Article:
Accessibility links

USA

Clinton Presses for Medical Approach to Opioid Crisis

  • Lou Lorscheider

Democratic presidential candidate Hillary Clinton speaks during a campaign stop in Charleston, West Virginia, May 3, 2016.

Democratic presidential candidate Hillary Clinton speaks during a campaign stop in Charleston, West Virginia, May 3, 2016.

Democratic presidential hopeful Hillary Clinton issued a call Tuesday for more medical treatment and less incarceration for the growing problem of prescription drug abuse in the United States.

Clinton spoke at a campaign panel discussion in West Virginia, a jurisdiction that recorded 630 deaths last year from prescription drug overdoses.

"We can't incarcerate our way out of the problem," she told the panel and audience. She also described how she and her husband, Bill Clinton, have been personally impacted by opioid abuse in young adults.

"Bill and I now have five family friends who have lost their adult children to opioid overdose ... both in their early 20s and 30s," she said. She described one of the dead as an intern who had worked at the State Department during her tenure as Secretary of State.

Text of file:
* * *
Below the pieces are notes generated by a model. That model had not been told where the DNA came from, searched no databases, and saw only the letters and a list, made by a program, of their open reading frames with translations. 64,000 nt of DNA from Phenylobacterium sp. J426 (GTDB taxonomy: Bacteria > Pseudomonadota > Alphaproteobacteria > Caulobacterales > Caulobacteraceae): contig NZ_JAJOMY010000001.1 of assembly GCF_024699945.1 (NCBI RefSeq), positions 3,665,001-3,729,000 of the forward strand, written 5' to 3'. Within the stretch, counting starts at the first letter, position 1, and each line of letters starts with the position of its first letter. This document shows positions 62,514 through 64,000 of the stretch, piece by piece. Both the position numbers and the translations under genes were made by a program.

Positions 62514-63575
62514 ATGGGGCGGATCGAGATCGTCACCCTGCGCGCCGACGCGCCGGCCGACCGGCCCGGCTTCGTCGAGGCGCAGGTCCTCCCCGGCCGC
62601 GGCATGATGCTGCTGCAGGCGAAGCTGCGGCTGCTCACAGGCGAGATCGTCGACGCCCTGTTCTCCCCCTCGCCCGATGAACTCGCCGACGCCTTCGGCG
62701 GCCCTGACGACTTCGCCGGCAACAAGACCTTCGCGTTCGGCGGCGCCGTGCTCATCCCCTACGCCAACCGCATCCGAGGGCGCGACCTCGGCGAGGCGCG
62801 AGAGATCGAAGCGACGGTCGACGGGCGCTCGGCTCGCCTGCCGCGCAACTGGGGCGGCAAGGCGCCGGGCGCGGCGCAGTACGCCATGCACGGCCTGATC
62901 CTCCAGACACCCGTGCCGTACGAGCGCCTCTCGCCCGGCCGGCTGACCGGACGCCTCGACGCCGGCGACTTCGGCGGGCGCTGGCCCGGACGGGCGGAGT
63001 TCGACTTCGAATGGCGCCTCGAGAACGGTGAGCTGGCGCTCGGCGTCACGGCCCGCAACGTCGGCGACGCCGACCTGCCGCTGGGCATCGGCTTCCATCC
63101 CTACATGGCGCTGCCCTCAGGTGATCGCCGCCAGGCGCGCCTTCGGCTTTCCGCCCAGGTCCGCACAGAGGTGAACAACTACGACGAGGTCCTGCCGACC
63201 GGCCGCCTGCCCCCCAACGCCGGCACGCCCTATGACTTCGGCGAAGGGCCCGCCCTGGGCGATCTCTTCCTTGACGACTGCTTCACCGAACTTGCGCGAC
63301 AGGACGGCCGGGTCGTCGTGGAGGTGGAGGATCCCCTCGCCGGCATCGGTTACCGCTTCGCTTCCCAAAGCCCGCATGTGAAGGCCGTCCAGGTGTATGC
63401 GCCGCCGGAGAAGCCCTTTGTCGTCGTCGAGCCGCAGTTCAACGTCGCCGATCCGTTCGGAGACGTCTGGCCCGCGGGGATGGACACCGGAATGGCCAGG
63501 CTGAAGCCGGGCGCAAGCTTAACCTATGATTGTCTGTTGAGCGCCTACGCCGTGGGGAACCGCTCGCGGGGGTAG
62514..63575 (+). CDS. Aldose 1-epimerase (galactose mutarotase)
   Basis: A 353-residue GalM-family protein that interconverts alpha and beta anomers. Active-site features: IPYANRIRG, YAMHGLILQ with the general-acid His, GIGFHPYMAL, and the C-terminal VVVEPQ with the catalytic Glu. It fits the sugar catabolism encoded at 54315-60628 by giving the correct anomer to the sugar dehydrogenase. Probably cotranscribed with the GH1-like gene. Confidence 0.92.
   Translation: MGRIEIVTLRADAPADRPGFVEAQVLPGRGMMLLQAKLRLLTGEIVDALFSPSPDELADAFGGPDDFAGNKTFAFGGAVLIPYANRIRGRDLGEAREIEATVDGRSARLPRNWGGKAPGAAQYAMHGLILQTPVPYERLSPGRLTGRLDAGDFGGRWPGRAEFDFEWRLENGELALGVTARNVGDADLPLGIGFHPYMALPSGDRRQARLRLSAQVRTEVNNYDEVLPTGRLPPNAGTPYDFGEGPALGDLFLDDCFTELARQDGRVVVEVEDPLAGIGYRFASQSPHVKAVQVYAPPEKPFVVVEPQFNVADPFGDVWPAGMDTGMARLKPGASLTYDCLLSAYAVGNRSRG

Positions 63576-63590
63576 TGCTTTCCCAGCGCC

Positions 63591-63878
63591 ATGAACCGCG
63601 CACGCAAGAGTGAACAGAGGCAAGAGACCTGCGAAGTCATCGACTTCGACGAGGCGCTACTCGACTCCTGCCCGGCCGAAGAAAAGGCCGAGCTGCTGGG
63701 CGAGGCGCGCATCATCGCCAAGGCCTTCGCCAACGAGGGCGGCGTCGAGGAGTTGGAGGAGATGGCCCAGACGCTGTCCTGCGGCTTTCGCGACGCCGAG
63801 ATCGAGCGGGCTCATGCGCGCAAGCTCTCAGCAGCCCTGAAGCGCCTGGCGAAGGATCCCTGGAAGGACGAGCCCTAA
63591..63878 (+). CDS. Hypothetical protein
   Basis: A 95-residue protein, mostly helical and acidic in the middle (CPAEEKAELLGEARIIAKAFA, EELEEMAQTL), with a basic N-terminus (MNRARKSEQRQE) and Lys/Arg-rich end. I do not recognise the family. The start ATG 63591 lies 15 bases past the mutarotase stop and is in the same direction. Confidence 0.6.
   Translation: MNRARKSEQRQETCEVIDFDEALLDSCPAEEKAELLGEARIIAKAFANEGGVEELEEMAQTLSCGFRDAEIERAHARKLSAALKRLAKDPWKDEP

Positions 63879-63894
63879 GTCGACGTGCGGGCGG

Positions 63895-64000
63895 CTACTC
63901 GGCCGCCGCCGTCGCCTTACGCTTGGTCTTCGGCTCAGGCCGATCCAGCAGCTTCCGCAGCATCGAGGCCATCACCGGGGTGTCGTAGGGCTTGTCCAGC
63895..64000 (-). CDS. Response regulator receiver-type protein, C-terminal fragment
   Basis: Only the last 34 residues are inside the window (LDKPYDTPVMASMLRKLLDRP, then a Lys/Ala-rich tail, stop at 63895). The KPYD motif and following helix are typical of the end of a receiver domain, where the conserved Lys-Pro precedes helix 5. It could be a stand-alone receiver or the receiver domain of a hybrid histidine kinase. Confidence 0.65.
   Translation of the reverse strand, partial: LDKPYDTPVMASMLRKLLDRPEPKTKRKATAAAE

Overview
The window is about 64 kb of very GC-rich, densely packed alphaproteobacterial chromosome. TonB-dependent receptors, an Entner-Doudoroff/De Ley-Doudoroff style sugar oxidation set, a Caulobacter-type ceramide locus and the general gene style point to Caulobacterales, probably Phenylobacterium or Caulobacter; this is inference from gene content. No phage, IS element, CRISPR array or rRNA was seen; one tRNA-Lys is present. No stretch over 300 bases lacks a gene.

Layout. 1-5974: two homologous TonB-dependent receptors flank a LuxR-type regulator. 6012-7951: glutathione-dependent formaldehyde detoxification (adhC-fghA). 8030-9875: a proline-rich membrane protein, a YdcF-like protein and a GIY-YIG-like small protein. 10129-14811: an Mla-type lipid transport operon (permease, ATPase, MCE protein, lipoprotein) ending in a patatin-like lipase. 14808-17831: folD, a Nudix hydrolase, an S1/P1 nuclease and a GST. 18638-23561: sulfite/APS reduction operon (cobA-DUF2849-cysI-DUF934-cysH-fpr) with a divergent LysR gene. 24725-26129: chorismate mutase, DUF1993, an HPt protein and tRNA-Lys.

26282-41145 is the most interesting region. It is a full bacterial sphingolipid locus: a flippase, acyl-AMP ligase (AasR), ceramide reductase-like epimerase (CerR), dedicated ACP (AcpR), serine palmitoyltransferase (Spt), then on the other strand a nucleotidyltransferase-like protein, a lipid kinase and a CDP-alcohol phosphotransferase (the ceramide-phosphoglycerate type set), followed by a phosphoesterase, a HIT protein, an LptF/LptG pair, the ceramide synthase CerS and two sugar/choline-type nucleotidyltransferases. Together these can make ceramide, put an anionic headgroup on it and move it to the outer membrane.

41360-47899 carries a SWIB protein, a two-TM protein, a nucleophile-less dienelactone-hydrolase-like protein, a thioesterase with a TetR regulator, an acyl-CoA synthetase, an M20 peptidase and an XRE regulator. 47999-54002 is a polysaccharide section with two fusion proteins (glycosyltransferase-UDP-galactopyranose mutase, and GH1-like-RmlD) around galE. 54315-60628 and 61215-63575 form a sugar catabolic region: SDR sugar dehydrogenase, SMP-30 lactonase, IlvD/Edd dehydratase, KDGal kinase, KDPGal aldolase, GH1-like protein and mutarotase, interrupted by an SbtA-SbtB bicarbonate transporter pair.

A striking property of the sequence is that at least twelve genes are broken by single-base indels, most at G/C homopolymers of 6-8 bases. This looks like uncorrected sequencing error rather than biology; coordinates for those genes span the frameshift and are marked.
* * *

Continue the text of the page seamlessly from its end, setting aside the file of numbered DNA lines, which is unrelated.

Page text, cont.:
She used the forum to advocate for drug courts, where judicial attention is focused on recovery and treatment programs rather than jails.

Clinton is on a two-day tour of the Appalachian region, ahead of Democratic primaries set for May 10 in West Virginia and May 17 in the neighboring state of Kentucky.

FILE – A miner works underground in the Sewell "R" coal mine in Yukon, West Virginia, Oct. 6, 2015.

FILE – A miner works underground in the Sewell "R" coal mine in Yukon, West Virginia, Oct. 6, 2015.

She has received a cool reception in West Virginia, a leading coal-mining state that has fallen on hard times in recent years with government restrictions on coal burning and the growth of natural gas consumption in American industry.

While campaigning Monday, she was confronted by a local who challenged her on recent comments in which she warned that a Hillary Clinton administration would "put a lot of coal miners and coal companies out of business."

Clinton apologized for those comments Monday, telling the unemployed coal worker that what she said "was totally out of context for what I meant [to say]. What I want you to know is I'm going to do everything I can to help" those impacted by reduced coal demand.

Show comments

XS
SM
MD
LG